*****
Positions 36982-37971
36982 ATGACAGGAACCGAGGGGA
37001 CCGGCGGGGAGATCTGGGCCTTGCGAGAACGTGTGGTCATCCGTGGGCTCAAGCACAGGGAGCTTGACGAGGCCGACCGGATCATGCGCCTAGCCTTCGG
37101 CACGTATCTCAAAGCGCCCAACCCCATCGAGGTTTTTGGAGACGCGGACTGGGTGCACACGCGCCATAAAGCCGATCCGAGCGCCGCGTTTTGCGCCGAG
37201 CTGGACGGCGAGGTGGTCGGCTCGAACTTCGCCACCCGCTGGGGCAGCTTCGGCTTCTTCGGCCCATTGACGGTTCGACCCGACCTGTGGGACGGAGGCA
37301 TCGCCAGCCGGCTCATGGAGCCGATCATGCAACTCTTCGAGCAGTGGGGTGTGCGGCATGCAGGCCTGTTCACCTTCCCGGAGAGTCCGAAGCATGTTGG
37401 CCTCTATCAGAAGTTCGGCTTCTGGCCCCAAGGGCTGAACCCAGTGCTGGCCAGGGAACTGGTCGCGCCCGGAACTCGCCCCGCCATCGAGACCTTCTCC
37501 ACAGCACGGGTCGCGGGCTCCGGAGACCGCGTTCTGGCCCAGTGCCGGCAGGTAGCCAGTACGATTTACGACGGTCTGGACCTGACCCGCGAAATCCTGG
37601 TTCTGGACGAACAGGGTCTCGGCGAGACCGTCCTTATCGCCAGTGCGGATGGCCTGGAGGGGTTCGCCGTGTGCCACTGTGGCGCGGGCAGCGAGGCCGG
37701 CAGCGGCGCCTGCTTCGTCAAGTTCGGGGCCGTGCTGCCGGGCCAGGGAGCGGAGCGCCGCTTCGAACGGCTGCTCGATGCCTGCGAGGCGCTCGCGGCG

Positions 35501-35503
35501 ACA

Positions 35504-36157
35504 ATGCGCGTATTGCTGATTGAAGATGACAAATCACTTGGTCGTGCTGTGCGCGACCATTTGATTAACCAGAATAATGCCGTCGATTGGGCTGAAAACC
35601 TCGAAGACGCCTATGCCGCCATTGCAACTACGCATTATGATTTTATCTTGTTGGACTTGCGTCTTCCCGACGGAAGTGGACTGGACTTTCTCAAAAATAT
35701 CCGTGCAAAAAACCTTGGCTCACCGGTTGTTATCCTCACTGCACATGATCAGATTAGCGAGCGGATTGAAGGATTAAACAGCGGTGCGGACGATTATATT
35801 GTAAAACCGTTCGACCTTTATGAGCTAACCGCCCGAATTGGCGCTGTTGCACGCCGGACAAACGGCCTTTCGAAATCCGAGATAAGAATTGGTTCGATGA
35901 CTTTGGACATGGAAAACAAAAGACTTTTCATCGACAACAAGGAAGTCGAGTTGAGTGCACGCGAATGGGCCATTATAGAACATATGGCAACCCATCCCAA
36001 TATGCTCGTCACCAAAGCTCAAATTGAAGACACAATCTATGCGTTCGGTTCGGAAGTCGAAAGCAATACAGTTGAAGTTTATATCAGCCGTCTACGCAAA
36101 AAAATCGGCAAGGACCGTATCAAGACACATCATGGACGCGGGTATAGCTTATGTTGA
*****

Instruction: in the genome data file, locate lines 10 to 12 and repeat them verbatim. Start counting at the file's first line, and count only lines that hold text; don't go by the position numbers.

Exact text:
37701 CAGCGGCGCCTGCTTCGTCAAGTTCGGGGCCGTGCTGCCGGGCCAGGGAGCGGAGCGCCGCTTCGAACGGCTGCTCGATGCCTGCGAGGCGCTCGCGGCG

Positions 35501-35503
35501 ACA